Parents decide to make their house into a foster home for myriad reasons. Some want to help kids who need loving homes. Others see foster families at some point in their lives and decide to give it a try.
Jenna Dressler always wanted to foster. No, really.
“That’s how I always envisioned building a family … through foster care, and not necessarily adoption and fostering children who needed temporary homes,” she said. “We got thrown into it a little faster than we were anticipating. We were thinking I’d graduate college and have a job before we did. Sydney’s the reason why we got propelled so quickly.”
Sydney, her husband, used to work at Adult & Child Health as a skills development specialist on the School-Based team, so he was familiar with the agency’s Therapeutic Foster Care program. You could say it was a match made in heaven.
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Foster family, fast and furious
While Jenna always wanted foster children, Sydney made it happen – sort of – but very quickly.
He worked closely with a child during his time at A&C, and eventually brought home the boy, 8 years old at the time, as a kinship placement.
“I watched one of my kiddos there bounce around from foster home to foster home within just a few months of each other,” Sydney said. “He had been in the system a long time. We realized that’s where our calling was and we needed to fill that gap for him. We were still within a year of being married, bought a house, brought an 8-year-old home as a kinship placement. So we definitely like to do everything all at once.”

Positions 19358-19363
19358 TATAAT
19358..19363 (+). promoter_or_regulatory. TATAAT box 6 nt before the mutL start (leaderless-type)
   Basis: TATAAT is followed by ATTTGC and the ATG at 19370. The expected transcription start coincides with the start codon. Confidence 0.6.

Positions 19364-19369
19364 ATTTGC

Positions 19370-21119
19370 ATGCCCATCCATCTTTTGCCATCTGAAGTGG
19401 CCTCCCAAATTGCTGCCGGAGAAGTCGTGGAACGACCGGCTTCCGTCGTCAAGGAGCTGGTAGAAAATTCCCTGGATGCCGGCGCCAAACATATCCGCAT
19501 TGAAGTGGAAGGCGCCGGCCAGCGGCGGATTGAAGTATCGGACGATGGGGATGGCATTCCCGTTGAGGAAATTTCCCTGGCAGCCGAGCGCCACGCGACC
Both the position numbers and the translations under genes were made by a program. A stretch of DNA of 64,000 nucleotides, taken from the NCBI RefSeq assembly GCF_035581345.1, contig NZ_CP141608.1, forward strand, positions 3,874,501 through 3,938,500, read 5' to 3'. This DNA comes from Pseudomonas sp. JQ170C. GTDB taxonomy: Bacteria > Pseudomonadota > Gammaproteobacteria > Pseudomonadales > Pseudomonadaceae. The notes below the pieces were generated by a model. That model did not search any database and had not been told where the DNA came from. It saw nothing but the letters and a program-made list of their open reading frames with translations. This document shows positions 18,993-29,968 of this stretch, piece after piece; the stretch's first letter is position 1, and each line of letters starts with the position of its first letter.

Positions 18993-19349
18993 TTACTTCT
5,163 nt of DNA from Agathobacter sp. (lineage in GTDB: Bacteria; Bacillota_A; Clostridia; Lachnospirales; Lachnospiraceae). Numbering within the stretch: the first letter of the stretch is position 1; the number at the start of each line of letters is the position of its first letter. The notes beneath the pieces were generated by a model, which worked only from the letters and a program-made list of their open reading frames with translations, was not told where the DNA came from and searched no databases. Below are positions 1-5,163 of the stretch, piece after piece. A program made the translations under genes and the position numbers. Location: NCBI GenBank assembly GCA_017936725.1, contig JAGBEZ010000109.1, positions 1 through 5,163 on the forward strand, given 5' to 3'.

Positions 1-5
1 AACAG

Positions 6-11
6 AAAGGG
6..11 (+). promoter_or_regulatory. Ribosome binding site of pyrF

Eventually, Sydney and Jenna married and landed full-time jobs. They’ve since fostered three other children, all infants. After the kinship placement, the Dresslers were respite parents for a while before opting to foster infants.
They foster one child at a time, because that’s all their two-bedroom house and work schedules will easily accommodate.
Building relationships with biological families
Of all the rewarding aspects being a foster parent provides, Jenna said she most enjoyed the positive relationships she’s developed with the biological parents.
“Even though COVID has been terrible in a lot of ways doing virtual visits, I was able to start building relationships with the kiddos’ parents more easily because we had a platform while we were talking,” Jenna said. “We were very fortunate that our last two kiddos had parents who have been extremely open and gracious to having a relationship with us.”
That approach has helped them put their role as foster parents into perspective.
“The goal is to stand in the gap, not stand in the way,” Sydney said. “You’re just standing in the gap until the family is ready to be reunited. I want to be able to provide a peace of mind to these parents. I don’t want you to go to bed worried about where your kid’s at. They’re in a safe place, we’re taking care of them, and they’re going to come home when you’re ready and when they’re able.”
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Why you should foster
Jenna wants to dispel the notion that parents will endure too much heartbreak when the kids return to their biological families.
“When I sit here and think about the idea that we may not have known and loved the four children that we have, I can’t imagine not having the immense love we have for them,” she said. “There’s been a lot of grief, anxiety and hurt and things that come along with having the kiddos go home, but not loving them at all just wrecks me. It’s so worth it. You can struggle through that with your support system. Those kiddos need those relationships. They need that love. They need you.”
Are you interested in becoming a foster parent, or do you know someone who is? Let us know.
Can’t foster, but want to donate to our Therapeutic Foster Care program? Here’s what your donation can do.